Curious minds gather the most relevant articles from the web. Discover hand-piqd journalism on your favorite topics.
I was born in 1987 in Bucharest. I studied Psychology and Educational Sciences at the University of Bucharest. For two years I worked in a psychotherapy practice, dealing with gambling addicts. I'm an independent reporter, writing and doing video reportages mostly about social and political issues. I am currently based in Jena.
Junot Diaz writes about his experience dealing with the trauma of having been sexually abused as a child. This is one of those stories of which I believe there can’t be enough because, as the saying goes, if it helps just one victim, then it’s done its job. Right from the beginning Diaz says that he never told anybody about what had happened to him. He never got therapy or any kind of help. What follows is a detailed account of the numerous ways that this silence affected his life.
From the depression and uncontrollable rage episodes that started at eleven, three years after his abuse, through holding a gun to his head at fourteen, failings in school and suicide attempts later on, all the way through relationships that didn’t work out because of his inability to open up, we get a long, painful walk in Diaz’s shoes.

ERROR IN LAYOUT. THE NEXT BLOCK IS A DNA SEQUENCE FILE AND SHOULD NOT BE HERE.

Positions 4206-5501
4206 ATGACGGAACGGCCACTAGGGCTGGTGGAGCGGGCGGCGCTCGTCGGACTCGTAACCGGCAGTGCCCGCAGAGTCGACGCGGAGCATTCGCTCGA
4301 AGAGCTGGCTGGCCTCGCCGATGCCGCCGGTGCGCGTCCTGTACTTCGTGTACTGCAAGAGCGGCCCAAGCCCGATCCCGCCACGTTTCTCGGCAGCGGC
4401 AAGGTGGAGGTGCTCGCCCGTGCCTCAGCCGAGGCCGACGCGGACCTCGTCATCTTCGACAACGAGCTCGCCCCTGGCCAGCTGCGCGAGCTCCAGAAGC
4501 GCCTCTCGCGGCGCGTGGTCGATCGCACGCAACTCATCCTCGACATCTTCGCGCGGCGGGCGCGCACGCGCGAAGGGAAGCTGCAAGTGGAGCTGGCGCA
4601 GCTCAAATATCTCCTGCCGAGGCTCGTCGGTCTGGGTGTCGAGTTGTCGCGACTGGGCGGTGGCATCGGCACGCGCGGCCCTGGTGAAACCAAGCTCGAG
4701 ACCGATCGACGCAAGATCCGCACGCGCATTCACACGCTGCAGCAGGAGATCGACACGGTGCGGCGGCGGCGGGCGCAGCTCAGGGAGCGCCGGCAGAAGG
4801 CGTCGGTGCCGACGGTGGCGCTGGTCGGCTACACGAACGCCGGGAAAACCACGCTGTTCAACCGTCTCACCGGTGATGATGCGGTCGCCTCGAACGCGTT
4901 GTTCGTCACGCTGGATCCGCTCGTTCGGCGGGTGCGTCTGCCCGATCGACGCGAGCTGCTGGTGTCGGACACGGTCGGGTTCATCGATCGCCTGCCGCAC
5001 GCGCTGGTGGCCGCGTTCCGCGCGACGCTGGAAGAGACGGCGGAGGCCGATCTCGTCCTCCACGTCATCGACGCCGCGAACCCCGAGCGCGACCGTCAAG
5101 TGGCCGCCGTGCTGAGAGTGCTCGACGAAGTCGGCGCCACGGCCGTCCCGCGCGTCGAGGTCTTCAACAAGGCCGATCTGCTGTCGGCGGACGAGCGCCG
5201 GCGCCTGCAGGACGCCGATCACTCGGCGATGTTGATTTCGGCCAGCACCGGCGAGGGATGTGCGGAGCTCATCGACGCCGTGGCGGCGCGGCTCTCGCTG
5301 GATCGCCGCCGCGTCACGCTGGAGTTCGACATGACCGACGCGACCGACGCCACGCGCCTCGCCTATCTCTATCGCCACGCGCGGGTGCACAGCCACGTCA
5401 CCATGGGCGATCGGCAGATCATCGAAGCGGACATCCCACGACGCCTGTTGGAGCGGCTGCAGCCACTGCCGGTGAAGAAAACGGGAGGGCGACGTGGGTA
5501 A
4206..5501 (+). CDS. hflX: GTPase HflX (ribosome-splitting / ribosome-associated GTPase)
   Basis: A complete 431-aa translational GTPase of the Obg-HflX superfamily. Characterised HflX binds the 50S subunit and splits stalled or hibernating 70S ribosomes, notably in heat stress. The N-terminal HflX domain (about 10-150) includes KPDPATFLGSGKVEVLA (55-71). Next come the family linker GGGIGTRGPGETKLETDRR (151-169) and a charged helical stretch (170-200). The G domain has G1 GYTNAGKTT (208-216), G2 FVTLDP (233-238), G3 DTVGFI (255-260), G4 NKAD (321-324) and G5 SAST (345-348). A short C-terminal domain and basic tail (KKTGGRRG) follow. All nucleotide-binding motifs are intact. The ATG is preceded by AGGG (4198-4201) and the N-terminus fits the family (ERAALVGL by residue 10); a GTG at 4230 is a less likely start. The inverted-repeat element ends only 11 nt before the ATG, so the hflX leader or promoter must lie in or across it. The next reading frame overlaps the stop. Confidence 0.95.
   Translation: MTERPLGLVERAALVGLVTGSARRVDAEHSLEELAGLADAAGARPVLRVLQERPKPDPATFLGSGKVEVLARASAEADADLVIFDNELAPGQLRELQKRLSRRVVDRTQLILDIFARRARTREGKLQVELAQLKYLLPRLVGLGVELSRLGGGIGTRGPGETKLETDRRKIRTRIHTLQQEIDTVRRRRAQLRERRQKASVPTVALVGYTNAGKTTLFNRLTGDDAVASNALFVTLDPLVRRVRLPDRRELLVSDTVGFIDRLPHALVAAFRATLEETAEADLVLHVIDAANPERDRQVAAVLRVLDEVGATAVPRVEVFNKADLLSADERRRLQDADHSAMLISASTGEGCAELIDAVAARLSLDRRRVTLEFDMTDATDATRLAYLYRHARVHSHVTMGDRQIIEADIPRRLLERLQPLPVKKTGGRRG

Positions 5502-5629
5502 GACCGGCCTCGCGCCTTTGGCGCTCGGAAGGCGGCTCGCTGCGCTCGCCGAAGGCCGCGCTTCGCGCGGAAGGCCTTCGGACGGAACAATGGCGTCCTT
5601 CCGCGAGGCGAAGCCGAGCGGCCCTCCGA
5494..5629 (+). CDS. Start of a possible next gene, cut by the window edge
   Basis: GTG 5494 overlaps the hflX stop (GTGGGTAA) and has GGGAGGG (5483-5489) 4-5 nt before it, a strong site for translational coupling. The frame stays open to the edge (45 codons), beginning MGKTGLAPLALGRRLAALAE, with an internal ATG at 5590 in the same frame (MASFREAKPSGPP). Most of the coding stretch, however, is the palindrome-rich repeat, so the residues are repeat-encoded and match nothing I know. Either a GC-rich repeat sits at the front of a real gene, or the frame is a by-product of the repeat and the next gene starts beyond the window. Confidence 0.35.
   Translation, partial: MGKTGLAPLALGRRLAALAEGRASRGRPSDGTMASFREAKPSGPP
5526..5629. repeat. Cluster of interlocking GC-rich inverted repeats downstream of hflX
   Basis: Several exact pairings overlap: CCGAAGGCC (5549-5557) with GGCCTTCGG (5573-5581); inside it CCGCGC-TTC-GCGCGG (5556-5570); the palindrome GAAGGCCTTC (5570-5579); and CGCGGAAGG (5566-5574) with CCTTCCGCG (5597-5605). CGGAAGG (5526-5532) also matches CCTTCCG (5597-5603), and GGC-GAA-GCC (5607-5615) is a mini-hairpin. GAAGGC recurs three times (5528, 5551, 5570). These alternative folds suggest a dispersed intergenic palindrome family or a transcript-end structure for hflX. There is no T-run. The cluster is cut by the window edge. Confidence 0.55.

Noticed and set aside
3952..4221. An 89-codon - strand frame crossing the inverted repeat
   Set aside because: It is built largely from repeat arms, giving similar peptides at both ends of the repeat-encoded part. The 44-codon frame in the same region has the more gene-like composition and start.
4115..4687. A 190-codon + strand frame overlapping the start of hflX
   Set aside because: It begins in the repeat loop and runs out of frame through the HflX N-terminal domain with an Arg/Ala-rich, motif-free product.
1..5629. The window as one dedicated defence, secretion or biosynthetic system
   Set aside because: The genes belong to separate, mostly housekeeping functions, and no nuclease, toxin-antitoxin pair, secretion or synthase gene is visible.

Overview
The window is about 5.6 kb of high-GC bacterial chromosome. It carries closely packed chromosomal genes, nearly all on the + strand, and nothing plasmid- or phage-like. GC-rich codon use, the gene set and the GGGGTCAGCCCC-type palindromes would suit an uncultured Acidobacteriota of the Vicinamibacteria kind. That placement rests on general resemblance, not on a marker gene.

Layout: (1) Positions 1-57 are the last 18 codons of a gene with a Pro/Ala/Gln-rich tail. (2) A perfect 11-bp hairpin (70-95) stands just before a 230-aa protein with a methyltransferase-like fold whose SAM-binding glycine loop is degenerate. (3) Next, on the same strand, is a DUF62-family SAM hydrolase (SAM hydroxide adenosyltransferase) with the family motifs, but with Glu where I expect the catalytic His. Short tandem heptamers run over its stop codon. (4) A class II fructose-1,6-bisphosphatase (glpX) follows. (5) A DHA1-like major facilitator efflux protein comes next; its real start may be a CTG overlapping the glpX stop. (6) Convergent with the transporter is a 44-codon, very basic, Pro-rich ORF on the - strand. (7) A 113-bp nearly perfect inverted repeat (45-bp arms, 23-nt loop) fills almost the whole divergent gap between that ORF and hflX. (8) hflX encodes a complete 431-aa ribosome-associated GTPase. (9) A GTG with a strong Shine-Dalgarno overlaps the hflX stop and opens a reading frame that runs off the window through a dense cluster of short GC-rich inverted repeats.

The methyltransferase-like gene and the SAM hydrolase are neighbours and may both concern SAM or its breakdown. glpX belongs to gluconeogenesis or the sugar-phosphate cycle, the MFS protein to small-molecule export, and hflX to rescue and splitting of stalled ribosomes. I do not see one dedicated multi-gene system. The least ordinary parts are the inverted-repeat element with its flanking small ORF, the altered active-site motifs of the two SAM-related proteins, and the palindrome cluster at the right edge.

This paragraph, about what the abuse did to his world as a child, stayed with me:
That violación. Not enough pages in the world to describe what it did to me. The whole planet could be my inkstand and it still wouldn’t be enough. That shit cracked the planet of me in half, threw me completely out of orbit, into the lightless regions of space where life is not possible. I can say, truly, que casi me destruyó. Not only the rapes but all the sequelae: the agony, the bitterness, the self-recrimination, the asco, the desperate need to keep it hidden and silent. It fucked up my childhood. It fucked up my adolescence. It fucked up my whole life. More than being Dominican, more than being an immigrant, more, even, than being of African descent, my rape defined me.”